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Oroville still kicking out 20-30 bass a day

On Oroville Waters by Craig Bentley

ake Oroville fishing continues on a summer pattern as water warms, salmon go deep and bass are on a topwater bite. Releases are being reduced from Oroville Dam to the Feather River and recreational users descended on the river in hordes to celebrate the holiday weekend on kayaks, tubes and air mattresses!

Lake Oroville
The Lake surface elevation has been dropping about a six inches a day in the last week with reduced releases and is now at 739 feet. The surface temperature is now 69 degrees. The water is clear up in the river arms and main body and coves with mud lines showing near points when the wind blows over ten miles per hour or when wakes from boat traffic pick up. Bidwell Canyon, the spillway and Lime Saddle launch ramps are open. Car-top boat access is dependent on the boat owners ability to launch the boat.

Summer has arrived a month early with sunny skies and warming temperatures. Daytime temps are forecast to be in the upper fifties to mid-sixties in the mornings and the upper seventies to low eighties in the afternoons. The weekend will be sunny and warm with afternoon temps forecast to be in the mid to upper eighties, to low nineties with light winds to about 6 mph.

The bass fishing has gone into a summer pattern that has continued through last week with water temps climbing up close to seventy degrees. Boating anglers are catching a few largemouth bass averaging two pounds with some bigger fish also being caught along with decent numbers of spotted bass. Anglers can still expect to catch 20 to 30 bass in a day.

Fish are now being found suspending over open water and there are still spots holding from the bank down to 25 feet deep. Anglers are finding bass on points, steep walls and on smooth clay or sand banks with small rocks. A few largemouth can still be found in shallow water in post spawn. Best baits have been Senko's, natural-colored tubes and creature baits. The interest in a reaction bite has slowed as anglers switch over to more productive techniques to catch more bass. A top water bite is happening in the mornings and evenings near deeper points, ledges and rock walls with anglers getting fish on Rico's, Pop-R's and small buzz baits.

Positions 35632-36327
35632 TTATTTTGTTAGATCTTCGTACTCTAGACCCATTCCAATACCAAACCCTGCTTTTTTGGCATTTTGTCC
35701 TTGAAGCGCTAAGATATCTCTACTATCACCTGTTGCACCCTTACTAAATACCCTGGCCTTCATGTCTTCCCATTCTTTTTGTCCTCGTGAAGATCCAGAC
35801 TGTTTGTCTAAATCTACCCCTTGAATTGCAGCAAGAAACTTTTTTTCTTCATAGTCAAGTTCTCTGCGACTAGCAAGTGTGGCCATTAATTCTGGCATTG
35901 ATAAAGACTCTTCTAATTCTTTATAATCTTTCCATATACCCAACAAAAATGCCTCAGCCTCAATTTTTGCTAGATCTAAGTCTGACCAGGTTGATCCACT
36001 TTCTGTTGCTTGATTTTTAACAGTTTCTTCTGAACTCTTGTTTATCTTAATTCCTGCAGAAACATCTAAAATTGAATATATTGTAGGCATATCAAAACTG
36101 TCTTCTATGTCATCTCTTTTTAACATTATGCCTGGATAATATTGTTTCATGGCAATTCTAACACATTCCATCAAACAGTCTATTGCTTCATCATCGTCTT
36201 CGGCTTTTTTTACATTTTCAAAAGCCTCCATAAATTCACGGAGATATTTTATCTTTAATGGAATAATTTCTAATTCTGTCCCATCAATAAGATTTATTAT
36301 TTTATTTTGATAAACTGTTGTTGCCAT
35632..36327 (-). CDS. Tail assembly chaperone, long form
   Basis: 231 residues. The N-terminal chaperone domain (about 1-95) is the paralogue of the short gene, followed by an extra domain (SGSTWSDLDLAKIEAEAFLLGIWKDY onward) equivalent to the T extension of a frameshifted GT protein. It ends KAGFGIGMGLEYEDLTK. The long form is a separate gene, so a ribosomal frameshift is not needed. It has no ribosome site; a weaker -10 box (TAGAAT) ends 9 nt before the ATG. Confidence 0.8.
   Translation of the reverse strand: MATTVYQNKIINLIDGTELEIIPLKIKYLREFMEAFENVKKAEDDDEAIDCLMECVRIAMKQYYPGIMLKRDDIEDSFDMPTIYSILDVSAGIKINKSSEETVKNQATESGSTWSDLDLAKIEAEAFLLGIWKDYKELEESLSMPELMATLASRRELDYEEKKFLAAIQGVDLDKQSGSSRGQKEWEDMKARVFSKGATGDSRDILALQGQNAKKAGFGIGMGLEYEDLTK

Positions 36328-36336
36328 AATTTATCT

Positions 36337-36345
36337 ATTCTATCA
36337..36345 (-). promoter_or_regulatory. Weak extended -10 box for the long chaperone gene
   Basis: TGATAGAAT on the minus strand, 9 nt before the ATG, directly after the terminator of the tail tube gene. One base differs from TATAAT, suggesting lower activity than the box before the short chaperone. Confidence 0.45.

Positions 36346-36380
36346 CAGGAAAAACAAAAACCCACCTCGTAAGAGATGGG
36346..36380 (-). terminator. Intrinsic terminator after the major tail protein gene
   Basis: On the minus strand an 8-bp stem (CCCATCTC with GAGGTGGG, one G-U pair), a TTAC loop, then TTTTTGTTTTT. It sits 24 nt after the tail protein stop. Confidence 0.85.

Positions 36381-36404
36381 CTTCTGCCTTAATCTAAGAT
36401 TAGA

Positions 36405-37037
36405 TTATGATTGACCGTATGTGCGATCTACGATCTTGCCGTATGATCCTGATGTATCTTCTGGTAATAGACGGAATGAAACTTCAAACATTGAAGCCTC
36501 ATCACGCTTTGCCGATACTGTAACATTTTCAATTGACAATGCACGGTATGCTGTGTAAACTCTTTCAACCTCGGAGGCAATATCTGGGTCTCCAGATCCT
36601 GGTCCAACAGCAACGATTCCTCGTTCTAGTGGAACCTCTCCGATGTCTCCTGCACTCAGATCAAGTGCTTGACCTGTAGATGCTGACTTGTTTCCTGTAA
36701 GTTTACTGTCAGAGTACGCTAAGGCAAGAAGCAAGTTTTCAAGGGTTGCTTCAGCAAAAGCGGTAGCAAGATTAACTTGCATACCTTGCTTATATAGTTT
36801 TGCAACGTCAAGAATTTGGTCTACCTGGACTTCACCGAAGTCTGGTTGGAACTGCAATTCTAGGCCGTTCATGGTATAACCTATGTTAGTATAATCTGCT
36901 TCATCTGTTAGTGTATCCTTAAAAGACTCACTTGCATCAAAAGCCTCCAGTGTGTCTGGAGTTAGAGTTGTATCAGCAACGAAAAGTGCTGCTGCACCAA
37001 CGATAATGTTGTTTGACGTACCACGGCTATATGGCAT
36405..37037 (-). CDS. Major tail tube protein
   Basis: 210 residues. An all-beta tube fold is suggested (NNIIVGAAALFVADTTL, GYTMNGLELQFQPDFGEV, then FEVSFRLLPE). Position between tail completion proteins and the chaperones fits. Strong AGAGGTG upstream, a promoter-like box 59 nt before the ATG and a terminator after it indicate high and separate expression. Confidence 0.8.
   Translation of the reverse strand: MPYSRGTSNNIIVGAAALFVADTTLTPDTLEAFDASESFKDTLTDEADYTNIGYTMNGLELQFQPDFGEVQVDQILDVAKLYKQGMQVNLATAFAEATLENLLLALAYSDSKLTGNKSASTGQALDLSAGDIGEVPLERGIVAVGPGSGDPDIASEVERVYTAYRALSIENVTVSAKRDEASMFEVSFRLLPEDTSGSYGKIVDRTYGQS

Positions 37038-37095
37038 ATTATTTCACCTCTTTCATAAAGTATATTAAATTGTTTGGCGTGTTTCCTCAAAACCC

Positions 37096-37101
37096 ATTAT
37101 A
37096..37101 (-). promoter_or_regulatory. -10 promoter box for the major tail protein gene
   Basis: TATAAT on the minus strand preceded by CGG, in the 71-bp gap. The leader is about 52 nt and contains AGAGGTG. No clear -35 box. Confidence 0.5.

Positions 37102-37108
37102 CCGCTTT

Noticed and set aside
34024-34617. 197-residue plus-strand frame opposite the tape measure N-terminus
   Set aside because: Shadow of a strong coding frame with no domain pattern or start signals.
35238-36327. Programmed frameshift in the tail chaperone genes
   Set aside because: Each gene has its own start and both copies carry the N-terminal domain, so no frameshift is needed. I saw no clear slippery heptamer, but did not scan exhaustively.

Finesse fishing always works here and is the ''go-to'' technique here when you want good numbers of fish. Most anglers are using small tubes, four-inch worms, grubs and small paddle-tail swim-baits on light line. Dragging or shaking plastics is producing fish for most boaters employing those techniques. The jig bite has been okay for those using skirted jigs in the 3/8 & 1/2 ounce sizes, fished deep in the twenty-five to thirty foot depth range. Natural colors like watermelon, pumpkin, red crawdad and shad have been working. Hula grubs or creature baits can be a good choice in the same colors.

King salmon fishing remains slow; yet, shows signs of picking up with reports of trollers catching a few fish last week at the usual spots for private boaters. Some of the permitted guides caught fish trolling bait and lures fishing down at the 50 foot mark, in water 200 feet or deeper. In the main body, increased boat traffic with the onset of the summer vacation and holiday boat traffic had made fishing tough last week with fish scattered all over, down deep on the main body of the lake